The Case for Twitter

Lately, I have become addicted to Twitter. I’m not sure what that makes me. A twit? A twitteholic? A twathead? [insert your own clever joke here]

I never understood the utility of Twitter until I started using it. My impression was that Twitter was just a bunch of people sharing every irrelevant detail of their mundane lives. For the most part, that is true. To make my point, here are some tweets I just found randomly.

“It’s time to go hardcase with all of my luggage.”

“Woohoo, clothes ironed. Sadly, I’m not watching another episode of House because I had to do that (plus otherwise get ready)…boo.”

“Micah just bought me 5 packages of my foundation because it’s being “discontinued” :) #besthubbyever !!”

Why would someone think that anyone would want to know this? It seemed like a ultimate service for the narcissistic,* the very definition of “overshare”.

Then, China Law Blog wrote a post on 20 people to follow on Twitter that give insights into business in China. It had never occurred to me that Twitter could be used to get information from people you didn’t know. My social media use to that point was limited to people I had met. Now I could see what the people I wish I knew are thinking, reading, and doing. I started over a year ago, and my use has been steadily increasing. Now I’m hooked. Twitter has become one of my primary news sources.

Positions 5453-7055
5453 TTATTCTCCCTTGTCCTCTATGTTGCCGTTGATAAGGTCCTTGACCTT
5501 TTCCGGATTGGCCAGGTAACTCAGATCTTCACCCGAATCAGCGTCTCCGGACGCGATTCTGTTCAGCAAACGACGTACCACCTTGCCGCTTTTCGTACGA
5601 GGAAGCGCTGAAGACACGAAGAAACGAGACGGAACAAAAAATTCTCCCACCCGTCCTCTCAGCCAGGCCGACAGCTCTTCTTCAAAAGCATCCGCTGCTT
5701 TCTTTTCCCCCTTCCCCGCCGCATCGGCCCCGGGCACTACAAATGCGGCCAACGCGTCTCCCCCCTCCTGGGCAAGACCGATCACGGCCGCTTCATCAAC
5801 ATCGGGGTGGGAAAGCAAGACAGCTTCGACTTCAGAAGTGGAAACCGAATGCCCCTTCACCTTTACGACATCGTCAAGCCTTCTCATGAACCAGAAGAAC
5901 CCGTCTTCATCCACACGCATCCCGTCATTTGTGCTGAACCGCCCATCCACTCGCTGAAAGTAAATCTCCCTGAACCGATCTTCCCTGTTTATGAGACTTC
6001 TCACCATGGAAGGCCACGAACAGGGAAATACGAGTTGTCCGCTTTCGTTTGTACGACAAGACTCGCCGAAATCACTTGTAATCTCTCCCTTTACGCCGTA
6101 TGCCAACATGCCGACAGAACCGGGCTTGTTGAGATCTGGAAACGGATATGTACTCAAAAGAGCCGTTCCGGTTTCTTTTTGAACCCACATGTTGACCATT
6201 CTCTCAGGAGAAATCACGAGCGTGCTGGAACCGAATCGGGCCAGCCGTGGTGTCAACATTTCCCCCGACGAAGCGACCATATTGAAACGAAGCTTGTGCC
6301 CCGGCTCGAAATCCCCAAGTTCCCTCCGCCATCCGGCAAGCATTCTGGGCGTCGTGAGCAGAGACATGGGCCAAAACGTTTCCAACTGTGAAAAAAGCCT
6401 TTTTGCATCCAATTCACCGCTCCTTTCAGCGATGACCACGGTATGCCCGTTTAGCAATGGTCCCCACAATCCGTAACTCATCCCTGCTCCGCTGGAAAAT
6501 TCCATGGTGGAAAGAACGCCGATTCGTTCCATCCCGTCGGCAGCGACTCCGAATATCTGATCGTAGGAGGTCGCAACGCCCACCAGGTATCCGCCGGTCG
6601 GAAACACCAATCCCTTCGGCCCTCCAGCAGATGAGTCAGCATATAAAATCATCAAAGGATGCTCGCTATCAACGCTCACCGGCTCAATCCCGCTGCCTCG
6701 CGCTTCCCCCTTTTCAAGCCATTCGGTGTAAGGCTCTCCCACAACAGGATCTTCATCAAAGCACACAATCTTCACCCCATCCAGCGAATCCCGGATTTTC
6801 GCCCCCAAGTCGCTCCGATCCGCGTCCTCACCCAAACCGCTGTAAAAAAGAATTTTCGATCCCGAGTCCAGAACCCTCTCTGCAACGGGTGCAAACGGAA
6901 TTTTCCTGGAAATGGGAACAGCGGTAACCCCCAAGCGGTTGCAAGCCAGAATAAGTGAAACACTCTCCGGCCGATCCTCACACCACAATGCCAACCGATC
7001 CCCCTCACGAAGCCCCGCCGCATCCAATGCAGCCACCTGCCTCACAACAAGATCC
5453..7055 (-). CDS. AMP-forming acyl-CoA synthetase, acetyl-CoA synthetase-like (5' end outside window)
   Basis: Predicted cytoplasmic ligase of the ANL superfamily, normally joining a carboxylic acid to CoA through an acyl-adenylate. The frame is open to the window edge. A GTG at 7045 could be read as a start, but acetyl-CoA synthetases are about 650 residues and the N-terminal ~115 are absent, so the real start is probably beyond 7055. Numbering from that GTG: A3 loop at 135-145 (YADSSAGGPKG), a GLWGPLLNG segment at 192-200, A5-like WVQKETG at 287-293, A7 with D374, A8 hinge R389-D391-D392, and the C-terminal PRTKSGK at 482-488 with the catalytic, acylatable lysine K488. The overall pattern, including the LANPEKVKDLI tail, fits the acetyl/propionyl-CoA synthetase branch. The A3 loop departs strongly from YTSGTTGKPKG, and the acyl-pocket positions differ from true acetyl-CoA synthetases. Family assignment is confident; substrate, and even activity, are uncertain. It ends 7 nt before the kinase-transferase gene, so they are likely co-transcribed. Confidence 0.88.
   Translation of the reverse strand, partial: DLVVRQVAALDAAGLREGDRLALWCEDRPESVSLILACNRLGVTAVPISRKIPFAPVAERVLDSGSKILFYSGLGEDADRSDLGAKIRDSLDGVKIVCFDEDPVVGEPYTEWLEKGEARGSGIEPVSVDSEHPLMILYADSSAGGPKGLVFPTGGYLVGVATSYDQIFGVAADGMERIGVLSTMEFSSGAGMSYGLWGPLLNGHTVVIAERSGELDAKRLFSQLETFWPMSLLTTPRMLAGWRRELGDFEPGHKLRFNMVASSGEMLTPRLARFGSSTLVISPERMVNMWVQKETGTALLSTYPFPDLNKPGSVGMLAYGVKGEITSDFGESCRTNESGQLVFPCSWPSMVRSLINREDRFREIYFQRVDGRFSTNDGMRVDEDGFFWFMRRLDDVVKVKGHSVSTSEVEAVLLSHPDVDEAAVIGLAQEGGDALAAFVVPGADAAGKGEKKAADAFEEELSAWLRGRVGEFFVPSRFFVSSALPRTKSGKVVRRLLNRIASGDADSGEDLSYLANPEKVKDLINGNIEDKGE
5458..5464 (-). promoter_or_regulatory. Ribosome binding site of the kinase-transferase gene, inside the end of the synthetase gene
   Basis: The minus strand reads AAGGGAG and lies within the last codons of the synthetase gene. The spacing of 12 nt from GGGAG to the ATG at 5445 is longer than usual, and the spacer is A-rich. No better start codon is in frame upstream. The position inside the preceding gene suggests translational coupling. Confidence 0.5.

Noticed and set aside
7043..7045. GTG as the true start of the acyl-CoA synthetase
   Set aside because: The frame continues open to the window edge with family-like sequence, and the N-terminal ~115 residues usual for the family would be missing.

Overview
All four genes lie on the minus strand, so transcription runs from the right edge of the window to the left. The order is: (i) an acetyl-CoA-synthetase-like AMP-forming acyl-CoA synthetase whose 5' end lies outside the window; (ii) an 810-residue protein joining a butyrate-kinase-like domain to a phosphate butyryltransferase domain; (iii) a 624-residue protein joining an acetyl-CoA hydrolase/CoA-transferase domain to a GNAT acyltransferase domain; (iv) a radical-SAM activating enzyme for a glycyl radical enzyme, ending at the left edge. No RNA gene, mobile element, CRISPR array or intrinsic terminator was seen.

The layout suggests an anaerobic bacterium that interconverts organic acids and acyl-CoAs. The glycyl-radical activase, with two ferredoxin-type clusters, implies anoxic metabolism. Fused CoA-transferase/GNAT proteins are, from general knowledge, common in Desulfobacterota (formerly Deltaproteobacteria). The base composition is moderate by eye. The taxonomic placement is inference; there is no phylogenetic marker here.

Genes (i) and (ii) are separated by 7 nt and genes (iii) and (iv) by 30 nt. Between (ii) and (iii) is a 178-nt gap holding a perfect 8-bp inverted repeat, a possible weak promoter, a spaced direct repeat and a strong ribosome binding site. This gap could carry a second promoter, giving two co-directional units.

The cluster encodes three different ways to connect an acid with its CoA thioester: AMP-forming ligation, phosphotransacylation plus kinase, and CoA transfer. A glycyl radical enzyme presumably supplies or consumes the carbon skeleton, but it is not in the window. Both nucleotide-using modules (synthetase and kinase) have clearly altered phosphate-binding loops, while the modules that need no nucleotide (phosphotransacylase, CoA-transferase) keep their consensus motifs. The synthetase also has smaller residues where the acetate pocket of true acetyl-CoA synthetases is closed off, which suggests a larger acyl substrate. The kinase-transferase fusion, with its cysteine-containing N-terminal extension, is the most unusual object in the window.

Twitter is the best way to get information you never knew you wanted. Just by following a few people or institutions that share your interests, you get information that is instant and overwhelming in quantity. If you want to know what people think about a topic, you can run a search and see what people all over the world are saying. It is like tapping into the collective consciousness of humanity. The potential implications of this resource are limitless.

I have taken not only to following, but actively tweeting as well. I mostly tweet news articles or blog entries about politics, finance, economics, and entrepreneurship. It makes me feel empowered to disseminate information that I think other people should know. I know my tweeting has negligible effect, but for the sort of broad policy issues I’m concerned about, its one of the only things I can do. I don’t post these sorts of things on Facebook because it seems impolite to impose politics into a friendly conversation, so I appreciate having another outlet.

Personal interaction is better done on Facebook, or better yet, in person. Twitter is for interacting with the world of people you don’t know, and the ability to do so is one of the most exciting things Web 2.0 has brought us.

*So says the person who wants people to read what he thinks about Twitter. I also have my fair share of totally irrelevant tweets.